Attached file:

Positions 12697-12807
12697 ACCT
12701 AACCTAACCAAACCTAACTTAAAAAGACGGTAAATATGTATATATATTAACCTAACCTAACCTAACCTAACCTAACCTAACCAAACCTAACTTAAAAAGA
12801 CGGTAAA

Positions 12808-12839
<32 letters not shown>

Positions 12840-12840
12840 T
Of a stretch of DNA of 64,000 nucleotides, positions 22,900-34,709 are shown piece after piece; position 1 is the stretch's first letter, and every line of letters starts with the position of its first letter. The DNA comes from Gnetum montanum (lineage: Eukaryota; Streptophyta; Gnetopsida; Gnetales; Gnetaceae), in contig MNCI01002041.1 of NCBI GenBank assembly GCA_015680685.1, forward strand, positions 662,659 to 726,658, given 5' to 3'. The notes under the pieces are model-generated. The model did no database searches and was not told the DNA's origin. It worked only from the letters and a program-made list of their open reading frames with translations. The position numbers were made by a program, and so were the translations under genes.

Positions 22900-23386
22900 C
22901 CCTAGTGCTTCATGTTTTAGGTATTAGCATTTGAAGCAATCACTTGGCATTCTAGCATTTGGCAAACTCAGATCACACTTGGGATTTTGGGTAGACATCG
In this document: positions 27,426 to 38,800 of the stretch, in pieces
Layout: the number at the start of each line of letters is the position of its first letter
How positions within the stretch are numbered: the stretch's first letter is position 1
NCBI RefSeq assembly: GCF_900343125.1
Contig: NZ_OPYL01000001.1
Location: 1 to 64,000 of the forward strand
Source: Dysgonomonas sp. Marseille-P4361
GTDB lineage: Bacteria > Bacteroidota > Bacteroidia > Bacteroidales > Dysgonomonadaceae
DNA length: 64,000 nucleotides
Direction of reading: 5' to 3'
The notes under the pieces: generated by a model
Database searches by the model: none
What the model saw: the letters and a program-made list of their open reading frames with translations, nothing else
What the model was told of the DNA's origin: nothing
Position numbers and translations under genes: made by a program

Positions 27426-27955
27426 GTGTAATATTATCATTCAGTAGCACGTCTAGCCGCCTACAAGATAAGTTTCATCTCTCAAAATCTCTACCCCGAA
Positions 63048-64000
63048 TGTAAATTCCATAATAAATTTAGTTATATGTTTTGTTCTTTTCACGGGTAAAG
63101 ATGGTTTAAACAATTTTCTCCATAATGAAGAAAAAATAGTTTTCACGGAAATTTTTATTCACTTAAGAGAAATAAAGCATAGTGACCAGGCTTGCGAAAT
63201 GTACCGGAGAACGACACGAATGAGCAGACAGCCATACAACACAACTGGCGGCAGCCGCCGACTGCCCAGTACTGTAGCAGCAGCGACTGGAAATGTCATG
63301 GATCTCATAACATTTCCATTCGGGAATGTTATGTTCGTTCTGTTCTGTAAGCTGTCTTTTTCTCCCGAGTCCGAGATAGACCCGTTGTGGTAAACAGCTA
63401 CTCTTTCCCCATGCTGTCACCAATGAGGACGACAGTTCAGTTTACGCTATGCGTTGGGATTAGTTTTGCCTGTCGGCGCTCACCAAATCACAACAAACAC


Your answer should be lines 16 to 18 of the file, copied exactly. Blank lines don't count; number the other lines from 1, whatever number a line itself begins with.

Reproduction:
NCBI RefSeq assembly: GCF_900343125.1
Contig: NZ_OPYL01000001.1
Location: 1 to 64,000 of the forward strand